How much speed do I need? What is throttling? What are Data Caps? The answers to these questions can be very technical and complex, but a basic understanding is needed before purchasing a service that may not work for you.
A simple way of defining Internet speed is; speed is how fast data moves from one location to another. The factors involved are the key to understanding how speed is measured. The shortest distance between two points is a straight line. If you used a straight line to measure the distance between your home and a store it may be 25 miles. If the speed limit is 25 mph, then you should be able to get to the store in an hour. But what about traffic lights, stop signs, slow traffic, traffic accidents, emergency vehicles, road conditions, and the fact you are not traveling a straight line? Your actual drive time may be 70 minutes, an hour and a half, or even longer.
This is like Internet speeds; the Internet is your digital highway. When using a test site to test speeds, it can use the straightest line possible and factors out many of the conditions that can slow you down. It would be like using a helicopter instead of a car to get to that store 25 miles away. Though you have not eliminated all the variables, you have eliminated numerous ones. Thus, making the speed test have better results. Though the same variables do not exist on the digital highway as it does on the paved one, there are still numerous conditions to factor in. Package shaping, throttling, hubs, routers, personal equipment, servers, and other users are just some of the factors. If a million people drove down the same road at the same time, traffic will slow down, the same goes for the digital highway. If a thousand people are trying to get through the same door at the same time, it will slow things down and the people at the back will be waiting much longer. This is also the same on the digital highway.
Most Internet Service Providers (ISP) use package shaping to get you to that speed test site faster. Most ISP’s use throttling to slow you down during peak periods. And some ISP’s use Data Caps to stop you from having unlimited access. Thus, Package Shaping is like turning your car into that helicopter, throttling is like creating checkpoints and barriers to stop those million people from getting on the road at the same time, and Data Caps are like limiting the amount of times you can go to the store per hour, day, or week.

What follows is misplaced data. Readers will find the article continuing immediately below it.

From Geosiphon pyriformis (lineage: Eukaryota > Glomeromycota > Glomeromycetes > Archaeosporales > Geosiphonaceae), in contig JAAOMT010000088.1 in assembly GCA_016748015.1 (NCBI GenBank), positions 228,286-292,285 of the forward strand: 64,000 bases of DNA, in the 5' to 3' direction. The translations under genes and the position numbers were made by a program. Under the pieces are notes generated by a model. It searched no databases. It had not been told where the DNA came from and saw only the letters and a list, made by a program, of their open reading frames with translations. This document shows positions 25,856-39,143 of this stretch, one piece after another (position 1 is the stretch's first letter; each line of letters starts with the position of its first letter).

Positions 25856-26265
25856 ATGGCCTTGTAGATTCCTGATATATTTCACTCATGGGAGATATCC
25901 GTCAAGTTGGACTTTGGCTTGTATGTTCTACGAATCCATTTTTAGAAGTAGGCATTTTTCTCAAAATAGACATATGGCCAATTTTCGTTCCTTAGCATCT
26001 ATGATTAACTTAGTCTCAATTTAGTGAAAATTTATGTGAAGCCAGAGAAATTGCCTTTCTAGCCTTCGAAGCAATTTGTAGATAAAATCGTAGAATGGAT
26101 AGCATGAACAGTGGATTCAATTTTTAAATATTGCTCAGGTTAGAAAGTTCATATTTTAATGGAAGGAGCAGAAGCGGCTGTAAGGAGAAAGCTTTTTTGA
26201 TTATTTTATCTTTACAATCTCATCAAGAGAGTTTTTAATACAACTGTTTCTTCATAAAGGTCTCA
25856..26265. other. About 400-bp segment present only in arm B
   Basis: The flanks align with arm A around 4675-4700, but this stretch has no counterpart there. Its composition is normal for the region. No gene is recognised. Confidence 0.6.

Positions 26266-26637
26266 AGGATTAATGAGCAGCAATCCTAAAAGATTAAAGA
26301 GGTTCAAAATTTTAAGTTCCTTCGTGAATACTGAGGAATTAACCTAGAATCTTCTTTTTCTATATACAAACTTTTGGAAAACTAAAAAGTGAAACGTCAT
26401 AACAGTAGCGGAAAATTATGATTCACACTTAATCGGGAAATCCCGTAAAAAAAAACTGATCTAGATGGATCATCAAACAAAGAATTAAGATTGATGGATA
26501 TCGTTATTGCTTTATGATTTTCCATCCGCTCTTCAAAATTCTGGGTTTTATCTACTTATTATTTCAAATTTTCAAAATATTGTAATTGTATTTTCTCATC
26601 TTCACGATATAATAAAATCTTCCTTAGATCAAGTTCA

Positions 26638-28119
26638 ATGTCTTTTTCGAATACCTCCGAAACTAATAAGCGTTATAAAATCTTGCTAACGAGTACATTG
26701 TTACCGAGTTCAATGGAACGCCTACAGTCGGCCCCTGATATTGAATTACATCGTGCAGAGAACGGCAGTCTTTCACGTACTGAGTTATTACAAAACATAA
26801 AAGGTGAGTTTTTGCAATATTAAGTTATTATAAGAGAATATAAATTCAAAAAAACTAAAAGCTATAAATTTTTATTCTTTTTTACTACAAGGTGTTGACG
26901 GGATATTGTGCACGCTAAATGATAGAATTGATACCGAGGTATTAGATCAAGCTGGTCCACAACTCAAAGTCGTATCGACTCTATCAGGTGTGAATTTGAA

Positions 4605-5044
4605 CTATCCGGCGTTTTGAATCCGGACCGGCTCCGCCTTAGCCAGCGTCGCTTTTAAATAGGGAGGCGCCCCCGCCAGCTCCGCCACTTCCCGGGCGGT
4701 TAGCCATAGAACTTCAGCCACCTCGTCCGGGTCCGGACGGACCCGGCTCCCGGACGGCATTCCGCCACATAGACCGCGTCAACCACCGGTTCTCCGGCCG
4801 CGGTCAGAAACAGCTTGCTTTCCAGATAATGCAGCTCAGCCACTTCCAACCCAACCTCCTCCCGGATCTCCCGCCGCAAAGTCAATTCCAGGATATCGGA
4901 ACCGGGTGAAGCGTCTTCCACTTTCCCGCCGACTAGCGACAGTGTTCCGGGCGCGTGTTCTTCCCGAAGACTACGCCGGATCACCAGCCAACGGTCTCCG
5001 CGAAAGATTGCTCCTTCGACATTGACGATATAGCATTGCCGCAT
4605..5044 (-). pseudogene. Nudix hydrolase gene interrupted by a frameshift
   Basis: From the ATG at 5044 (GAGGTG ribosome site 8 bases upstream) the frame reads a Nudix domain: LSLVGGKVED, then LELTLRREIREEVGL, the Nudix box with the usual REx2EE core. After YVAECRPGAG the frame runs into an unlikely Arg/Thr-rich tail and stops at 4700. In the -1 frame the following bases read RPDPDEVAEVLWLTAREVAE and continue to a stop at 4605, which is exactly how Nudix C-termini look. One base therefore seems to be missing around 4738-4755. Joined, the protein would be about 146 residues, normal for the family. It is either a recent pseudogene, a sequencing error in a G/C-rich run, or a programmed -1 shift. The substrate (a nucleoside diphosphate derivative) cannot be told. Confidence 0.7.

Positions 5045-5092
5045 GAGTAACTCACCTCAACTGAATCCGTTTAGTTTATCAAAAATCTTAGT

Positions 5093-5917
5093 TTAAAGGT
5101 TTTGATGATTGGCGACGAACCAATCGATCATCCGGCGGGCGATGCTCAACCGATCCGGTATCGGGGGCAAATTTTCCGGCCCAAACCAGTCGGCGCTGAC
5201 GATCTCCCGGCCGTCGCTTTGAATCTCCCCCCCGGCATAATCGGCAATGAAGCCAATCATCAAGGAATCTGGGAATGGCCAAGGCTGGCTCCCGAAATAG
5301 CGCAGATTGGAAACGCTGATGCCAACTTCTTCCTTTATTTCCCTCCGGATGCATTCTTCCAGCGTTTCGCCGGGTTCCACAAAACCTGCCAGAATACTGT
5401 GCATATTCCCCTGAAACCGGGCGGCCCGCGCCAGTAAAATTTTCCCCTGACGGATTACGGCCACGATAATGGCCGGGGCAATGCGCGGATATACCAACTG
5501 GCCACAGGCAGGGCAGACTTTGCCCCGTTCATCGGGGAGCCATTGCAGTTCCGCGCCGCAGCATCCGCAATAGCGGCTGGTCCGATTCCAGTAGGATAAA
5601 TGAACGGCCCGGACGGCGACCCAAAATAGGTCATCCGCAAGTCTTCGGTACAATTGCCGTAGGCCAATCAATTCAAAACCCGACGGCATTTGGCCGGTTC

Cable Co-op does not use these methods. Much like you are only responsible for the vehicle you are using and your driveway, Cable Co-op only has control over their equipment. Sure, you could have a blizzard and need to shovel yourself out before you can get to the store or you can have vehicle issues, but this is stuff you are responsible for. But you have no control over the roadway, other vehicles, weather conditions, and emergencies that may arise and this is where most of your travels occur. The same goes for Cable Co-op. We have control over our network, but not the digital highway and our network is just a small portion.
The picture above is a trace route. It shows the path your data takes to make it to a certain server, in this case it is Google. You will notice there are 10 “steps” or roadways it must travel to get to Google. The first one is the local network you are on, much like the vehicle you would be driving. The second one would be like your driveway, all the rest are akin to the streets, highways, byways, and roads you must travel to your destination. Cable Co-op can make certain our modems and our servers are working properly, but the rest is out of our control. Notice the times listed in milliseconds. Through the Cable Co-op portion the data is moving faster than a single millisecond, once outside of Cable Co-op a slowdown occurs.
So now that we may know a little more about what Internet speed is, how much do you need? Some people will assume that the more speed you pay for the faster your connection is, but this is a falsity. Much like being limited by your vehicle’s ability, you are also limited by speed limits, traffic, and other factors mentioned above. So, paying for more speed does not always make you faster.